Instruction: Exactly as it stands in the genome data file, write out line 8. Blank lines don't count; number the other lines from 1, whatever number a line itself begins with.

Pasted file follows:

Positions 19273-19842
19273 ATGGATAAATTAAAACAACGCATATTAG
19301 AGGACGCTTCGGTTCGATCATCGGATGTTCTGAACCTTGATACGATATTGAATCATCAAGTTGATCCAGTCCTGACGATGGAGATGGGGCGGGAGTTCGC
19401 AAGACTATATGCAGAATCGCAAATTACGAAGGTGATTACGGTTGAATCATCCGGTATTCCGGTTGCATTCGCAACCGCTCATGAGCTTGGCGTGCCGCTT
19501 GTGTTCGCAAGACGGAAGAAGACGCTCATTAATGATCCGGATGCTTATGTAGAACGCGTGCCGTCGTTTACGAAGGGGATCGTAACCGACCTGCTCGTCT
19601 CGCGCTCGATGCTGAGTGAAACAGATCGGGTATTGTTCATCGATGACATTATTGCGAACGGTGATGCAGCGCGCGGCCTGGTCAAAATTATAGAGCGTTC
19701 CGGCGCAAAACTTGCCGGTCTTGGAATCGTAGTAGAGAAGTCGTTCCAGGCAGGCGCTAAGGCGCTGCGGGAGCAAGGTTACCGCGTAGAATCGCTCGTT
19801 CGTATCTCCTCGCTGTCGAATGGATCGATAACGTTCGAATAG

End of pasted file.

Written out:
19801 CGTATCTCCTCGCTGTCGAATGGATCGATAACGTTCGAATAG